Directed by: Jonathan Levine
Starring: Joseph Gordon-Levitt, Seth Rogen, Anna Kendrick
Being diagnosed with a terminal illness is an agreeably traumatic experience. Tackling the subject via a cinematic medium has become increasingly commonplace as of late, yet balancing the high drama that coincides with the seriousness of it with a lighter side for levity’s sake is no easy task. Putting aside its mixed critical reception, 2009’s Funny People managed to do so nimbly, putting aside the inaccurate image it garnered thanks to a slightly misleading marketing campaign. Flaws aside, Apatow’s effort was (and still is) a surprisingly mature, sporadically funny experiment that succeeded enough to warrant the limited praise it deserved. Roughly two years later, Jonathan Levine’s 50/50 has burst onto the scene, bringing with it a similar blend of both sides of the dramatic spectrum, however it’s neither as consistent or polished as one would hope despite the inherent sense of likability it often sports.
Let’s start with Adam’s initial diagnosis. Rattled as he is upon receiving the news, 50/50 does a fine enough job in illustrating the emotional fallout that takes place both within Adam and his small, close-knit circle of family and friends. Given the semi-autobiographical nature of the script, Adam’s journey back to health feels authentic enough yet oddly low-key in its sensibilities, thus detracting slightly from our natural inclination to continually sympathize with him as things go from bad to worse thanks to this and the film’s sometimes rigid back-and-forth structuring.
The situations Adam finds himself in on the road to recovery are, needless to say, alternately heartwarming and heartwrenching as both the laughs and added misfortune are piled on respectively, prompting one to criticize Levine for how well he handles the emotional game of ping pong that ensues given his obvious penchant for using music to set a particular mood. Truth be told, 50/50 rarely gets in touch with its more dramatic side, but when it finally does, the results hit hard thanks to how genuinely likable Adam is as a character. Unfortunately, the same really can’t be said for the film’s shaky, inconsistent sense of humor that, while tastefully vulgar and mostly effective, fails to provide an ample amount of comic relief amid the growing severity of Adam’s condition.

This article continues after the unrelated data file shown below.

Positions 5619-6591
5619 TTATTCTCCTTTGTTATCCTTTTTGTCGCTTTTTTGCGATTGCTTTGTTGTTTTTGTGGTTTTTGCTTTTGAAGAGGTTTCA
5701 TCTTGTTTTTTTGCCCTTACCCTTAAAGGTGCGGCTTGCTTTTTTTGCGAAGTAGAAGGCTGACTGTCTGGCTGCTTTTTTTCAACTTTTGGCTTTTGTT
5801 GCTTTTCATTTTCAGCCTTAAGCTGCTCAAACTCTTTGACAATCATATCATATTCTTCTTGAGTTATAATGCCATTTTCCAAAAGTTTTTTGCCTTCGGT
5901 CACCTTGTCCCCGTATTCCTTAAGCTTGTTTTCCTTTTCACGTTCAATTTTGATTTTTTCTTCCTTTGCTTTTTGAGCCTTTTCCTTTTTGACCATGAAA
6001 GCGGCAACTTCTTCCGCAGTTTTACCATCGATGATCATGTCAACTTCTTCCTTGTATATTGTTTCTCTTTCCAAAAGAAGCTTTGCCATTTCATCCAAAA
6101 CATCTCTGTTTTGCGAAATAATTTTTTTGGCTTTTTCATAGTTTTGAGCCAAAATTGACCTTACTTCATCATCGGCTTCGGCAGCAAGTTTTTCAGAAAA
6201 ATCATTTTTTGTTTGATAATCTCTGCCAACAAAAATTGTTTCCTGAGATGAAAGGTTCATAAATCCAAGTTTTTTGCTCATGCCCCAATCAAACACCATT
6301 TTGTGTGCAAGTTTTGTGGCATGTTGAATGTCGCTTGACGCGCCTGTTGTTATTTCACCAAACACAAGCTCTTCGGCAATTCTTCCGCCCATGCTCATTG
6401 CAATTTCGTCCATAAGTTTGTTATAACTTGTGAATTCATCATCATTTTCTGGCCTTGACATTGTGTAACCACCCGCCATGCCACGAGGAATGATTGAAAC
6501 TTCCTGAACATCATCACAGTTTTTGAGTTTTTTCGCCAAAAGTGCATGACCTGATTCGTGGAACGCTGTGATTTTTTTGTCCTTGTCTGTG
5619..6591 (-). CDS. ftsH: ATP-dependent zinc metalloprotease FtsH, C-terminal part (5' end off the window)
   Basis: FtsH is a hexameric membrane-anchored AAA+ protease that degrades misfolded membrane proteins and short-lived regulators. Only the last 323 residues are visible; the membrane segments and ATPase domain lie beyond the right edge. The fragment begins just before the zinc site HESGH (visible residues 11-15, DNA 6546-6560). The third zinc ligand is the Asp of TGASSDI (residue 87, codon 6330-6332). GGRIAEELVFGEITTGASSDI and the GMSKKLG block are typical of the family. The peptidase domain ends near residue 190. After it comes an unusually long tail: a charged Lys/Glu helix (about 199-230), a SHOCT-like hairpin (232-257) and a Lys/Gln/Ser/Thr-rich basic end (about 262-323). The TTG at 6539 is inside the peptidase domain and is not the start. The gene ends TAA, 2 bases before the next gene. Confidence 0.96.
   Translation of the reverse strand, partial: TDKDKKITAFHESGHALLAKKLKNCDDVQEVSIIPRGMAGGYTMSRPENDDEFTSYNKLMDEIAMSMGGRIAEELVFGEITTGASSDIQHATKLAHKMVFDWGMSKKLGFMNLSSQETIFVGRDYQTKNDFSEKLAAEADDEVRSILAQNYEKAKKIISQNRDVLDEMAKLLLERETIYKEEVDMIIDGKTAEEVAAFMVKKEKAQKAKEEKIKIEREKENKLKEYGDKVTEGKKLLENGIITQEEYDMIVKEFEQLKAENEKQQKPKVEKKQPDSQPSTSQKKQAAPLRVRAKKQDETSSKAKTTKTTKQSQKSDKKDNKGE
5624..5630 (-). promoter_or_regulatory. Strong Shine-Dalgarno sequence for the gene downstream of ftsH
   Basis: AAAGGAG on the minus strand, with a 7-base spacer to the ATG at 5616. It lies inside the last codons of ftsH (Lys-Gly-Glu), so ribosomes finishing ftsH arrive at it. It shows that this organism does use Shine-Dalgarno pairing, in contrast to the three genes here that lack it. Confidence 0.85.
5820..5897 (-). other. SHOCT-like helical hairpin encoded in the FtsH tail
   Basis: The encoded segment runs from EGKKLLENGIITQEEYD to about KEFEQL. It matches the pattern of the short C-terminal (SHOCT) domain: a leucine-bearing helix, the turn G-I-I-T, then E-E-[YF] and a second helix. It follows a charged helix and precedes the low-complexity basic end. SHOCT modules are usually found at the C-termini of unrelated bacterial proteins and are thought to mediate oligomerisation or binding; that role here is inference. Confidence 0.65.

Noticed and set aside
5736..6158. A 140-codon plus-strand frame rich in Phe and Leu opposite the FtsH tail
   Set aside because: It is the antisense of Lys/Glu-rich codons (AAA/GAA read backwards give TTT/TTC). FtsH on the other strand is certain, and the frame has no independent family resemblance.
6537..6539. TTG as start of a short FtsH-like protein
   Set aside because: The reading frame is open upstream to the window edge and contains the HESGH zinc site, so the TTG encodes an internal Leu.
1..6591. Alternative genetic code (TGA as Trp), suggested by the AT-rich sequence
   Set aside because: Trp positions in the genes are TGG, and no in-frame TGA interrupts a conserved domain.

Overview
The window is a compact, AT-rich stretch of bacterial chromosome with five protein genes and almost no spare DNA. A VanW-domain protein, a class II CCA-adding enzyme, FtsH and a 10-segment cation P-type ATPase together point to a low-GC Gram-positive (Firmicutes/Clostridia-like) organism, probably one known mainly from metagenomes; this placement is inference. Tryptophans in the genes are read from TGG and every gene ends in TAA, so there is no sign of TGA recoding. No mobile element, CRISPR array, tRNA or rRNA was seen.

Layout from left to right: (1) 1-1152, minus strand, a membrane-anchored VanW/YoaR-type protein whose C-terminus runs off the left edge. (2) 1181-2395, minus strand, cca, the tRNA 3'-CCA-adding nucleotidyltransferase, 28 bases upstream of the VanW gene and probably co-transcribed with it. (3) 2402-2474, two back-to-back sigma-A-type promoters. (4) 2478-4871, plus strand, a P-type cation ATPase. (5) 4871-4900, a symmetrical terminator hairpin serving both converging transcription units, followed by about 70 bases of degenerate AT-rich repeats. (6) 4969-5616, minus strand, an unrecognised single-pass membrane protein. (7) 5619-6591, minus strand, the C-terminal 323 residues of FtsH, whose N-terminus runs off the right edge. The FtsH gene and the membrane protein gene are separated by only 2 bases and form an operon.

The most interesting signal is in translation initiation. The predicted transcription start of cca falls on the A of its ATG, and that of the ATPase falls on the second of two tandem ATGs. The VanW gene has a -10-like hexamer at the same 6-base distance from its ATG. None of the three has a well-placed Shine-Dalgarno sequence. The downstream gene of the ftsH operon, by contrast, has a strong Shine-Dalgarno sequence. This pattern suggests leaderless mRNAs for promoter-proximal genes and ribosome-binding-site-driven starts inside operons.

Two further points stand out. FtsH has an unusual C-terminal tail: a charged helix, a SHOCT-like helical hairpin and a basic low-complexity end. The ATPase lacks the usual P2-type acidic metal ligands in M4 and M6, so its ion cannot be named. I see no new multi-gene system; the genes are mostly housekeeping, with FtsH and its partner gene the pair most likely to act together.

Regardless of minor narrative and tonal inconsistencies, Joseph Gordon-Levitt is a proverbial knockout as the male lead, capturing the essence of the reserved, goody two shoes-type individual who’s unexpectedly been dealt a devastatingly bad hand. Handling the emotionally distressing nature of Adam’s ailment with the utmost ease, Gordon-Levitt also exhibits a surprising amount of chemistry with best bud Kyle, aptly played by Seth Rogen and of whom predictably provides for a majority of the film’s sense of humor. Love him or hate him, Rogen’s successfully established himself as a comedic actor amid all the warranted criticism he’s received for coexisting with the likes similarly typecast individuals. Bryce Dallas Howard, Anjelica Huston and Anna Kendrick shine in their respective roles, and like I stated previously, the eclectic cast of characters alone is enough to establish an often enjoyable atmosphere that surrounds the entire production in light of its more obvious flaws.
50/50 isn’t necessarily a great film by any means; it’s instead a worthwhile effort that touches upon some serious subject matter in a refreshingly honest fashion while suffering from a mild inability to balance its lightheartedness with the more grim side of things. Even though it fails to deliver as many laughs as we’d expect it to, the film as a whole remains alternately heartwarming and almost devastating as the latter act brings about more tears than the sporadic chuckles we become used to emitting. Levine’s noticeable style and penchant for using music to set a particular mood is hit-or-miss as well, yet an infinitely likable cast coupled with a superb collective effort from the cast ensure that 50/50‘s sometimes peculiar air of detachment is easily overlooked.